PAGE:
Pre-order culture and DLC vehicles have taken a beating with the likes of Evolve dying on the vine due to not enough focus on the game on the actual disk.

Microsoft's plans to end physical media backfired so bad they were relegated to second place every month until 4 months ago.

"The same old shooter" formula is so over with that Battlefield is in WW1 and Call of Duty is in freaking outer space.

DLC has begun to include mods and free updates so much it actually does appear customers will derive some value from updates and patches after all. Most surprisingly, publishers are starting to admit that continued content delivery, especially free, is making week one "do-or-die" sales a thing of the past. This allows them to derive continued sales AND less piracy from *gasp* free additional content for people who already bought the game. Who would have thought that (oh yeah, everyone, but at least now "everyone" includes publishers).

All in all, I'll have a half full glass (preferably of Canadian Rye Whiskey), and hope this generation ends up as great as the last one. Given the signs so far, it likely will.

Sut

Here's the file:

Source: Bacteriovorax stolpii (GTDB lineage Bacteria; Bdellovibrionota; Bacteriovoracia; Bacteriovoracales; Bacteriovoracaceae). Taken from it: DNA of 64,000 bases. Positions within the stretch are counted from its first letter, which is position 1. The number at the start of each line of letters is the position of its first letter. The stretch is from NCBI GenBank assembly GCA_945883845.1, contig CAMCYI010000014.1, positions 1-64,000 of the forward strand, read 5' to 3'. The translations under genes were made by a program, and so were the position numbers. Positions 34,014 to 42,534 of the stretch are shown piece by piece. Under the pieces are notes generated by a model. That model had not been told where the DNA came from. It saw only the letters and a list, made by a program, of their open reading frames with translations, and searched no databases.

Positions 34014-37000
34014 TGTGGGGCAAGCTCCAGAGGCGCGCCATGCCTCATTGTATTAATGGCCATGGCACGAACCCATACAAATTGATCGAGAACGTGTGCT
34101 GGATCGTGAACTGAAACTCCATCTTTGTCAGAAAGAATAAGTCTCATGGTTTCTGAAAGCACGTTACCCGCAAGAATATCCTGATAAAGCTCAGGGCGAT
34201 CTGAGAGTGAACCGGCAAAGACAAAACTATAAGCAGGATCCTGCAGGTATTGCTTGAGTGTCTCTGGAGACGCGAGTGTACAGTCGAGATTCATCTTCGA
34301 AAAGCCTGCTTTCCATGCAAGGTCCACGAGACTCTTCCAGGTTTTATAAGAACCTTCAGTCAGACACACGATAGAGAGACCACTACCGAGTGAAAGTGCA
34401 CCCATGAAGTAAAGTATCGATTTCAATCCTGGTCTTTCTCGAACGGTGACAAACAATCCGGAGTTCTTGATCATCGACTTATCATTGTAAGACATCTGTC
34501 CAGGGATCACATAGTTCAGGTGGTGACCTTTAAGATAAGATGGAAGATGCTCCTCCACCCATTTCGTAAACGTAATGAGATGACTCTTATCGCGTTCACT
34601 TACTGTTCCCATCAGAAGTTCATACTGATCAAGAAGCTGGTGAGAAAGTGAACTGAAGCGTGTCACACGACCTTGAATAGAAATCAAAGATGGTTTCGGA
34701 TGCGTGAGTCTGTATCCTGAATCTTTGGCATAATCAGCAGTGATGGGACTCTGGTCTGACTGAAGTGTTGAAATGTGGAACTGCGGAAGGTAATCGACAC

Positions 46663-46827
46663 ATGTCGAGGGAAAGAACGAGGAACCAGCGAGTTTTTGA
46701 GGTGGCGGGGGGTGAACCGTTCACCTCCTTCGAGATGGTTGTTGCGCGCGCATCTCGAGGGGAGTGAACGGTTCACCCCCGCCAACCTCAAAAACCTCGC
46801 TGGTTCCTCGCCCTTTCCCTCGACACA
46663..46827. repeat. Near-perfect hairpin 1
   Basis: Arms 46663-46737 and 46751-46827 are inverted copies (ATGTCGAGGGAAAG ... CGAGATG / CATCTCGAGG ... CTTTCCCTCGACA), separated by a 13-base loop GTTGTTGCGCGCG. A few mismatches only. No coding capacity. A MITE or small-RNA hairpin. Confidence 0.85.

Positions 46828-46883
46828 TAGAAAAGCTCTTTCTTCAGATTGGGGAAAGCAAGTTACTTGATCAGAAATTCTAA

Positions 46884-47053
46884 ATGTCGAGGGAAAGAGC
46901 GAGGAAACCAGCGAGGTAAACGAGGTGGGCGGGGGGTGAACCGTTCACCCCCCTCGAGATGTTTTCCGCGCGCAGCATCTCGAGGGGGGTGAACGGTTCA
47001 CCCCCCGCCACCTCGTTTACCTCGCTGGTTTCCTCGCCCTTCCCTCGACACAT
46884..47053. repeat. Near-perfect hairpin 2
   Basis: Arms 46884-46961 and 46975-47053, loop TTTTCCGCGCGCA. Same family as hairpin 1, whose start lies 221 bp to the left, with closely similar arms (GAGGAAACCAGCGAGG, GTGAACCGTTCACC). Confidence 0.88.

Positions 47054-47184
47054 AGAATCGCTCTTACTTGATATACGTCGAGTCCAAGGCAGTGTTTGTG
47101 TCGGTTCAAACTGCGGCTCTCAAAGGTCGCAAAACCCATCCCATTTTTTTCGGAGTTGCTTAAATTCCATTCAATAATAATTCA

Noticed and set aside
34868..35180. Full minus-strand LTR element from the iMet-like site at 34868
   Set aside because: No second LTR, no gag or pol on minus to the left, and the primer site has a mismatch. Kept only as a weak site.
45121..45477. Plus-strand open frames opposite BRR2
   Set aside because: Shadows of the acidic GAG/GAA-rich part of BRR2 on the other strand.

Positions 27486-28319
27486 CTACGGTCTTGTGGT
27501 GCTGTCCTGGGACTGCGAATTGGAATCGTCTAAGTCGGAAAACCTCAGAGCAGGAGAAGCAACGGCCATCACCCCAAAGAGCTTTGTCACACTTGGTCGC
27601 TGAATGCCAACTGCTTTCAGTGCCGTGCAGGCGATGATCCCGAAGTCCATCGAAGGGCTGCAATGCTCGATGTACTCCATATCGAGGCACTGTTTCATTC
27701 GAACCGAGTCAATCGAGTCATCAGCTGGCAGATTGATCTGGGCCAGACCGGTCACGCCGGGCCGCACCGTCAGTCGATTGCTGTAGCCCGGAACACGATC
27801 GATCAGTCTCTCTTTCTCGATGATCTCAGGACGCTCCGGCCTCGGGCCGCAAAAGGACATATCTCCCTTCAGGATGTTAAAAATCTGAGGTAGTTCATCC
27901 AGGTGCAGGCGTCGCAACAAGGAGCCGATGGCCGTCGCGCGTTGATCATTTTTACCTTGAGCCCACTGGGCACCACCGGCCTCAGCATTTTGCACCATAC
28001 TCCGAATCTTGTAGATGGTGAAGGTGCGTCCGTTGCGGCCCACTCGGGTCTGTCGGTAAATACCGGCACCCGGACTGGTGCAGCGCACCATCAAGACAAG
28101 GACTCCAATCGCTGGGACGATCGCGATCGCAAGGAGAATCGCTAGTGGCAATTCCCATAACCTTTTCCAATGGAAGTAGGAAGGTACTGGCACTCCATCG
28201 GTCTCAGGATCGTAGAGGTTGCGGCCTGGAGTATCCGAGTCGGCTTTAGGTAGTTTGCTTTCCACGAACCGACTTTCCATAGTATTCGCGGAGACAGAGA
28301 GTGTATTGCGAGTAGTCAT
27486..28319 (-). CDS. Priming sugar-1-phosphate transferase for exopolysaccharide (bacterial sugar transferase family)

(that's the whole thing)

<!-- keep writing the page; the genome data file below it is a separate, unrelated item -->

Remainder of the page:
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Re: the state of modern gaming

Postby Sut » November 27th, 2016, 3:08 am

Atarifever wrote:I honestly don't know anything anymore. I remember being on here saying that the 360 and PS3 were no better than the Xbox and PS2, and talking about how I decided to sell my Wii because it didn't interest me. Well, there ended up being Xbox Live Arcade, PS+, The Last of Us, Gears of War, Xenoblade Chronicles, the Virtual Console getting Japan only games, flash sales, summer of arcade, etc. I obviously ended up rebuying the Wii, and it remains one of my favourite game consoles ever, and I have a PS3 for THIS Christmas, to go with my PSTV and PS+ membership.

I think the past generation had 3 incredible systems, with 3 distinct ecosystems, and support, even from the Nintendo console, lasting far, far longer than most consoles (you can still get new games for all 3 systems this Christmas, and all 3 online stores are still up and functioning 10+ years in). The real birth of indie games on consoles was this past generation, and again, each system saw some great exclusive indie content. Each of the console makers ended up tripping over themselves to bring the most niche possible title to their system apparently, with localization of past regional exclusives and small market segment games getting put out with surprising frequency.

All in all, last generation was a massive surprise, resulting in one very fun generation now in retrospect (even compared to my opinion a year or two ago). Thus, I'm going to try to not be too down on the negative trends I have seen emerge this generation, and assume it will all sort out like it did last generation. And, for the most part, it seems like most of them are working themselves out.

Pre-order culture and DLC vehicles have taken a beating with the likes of Evolve dying on the vine due to not enough focus on the game on the actual disk.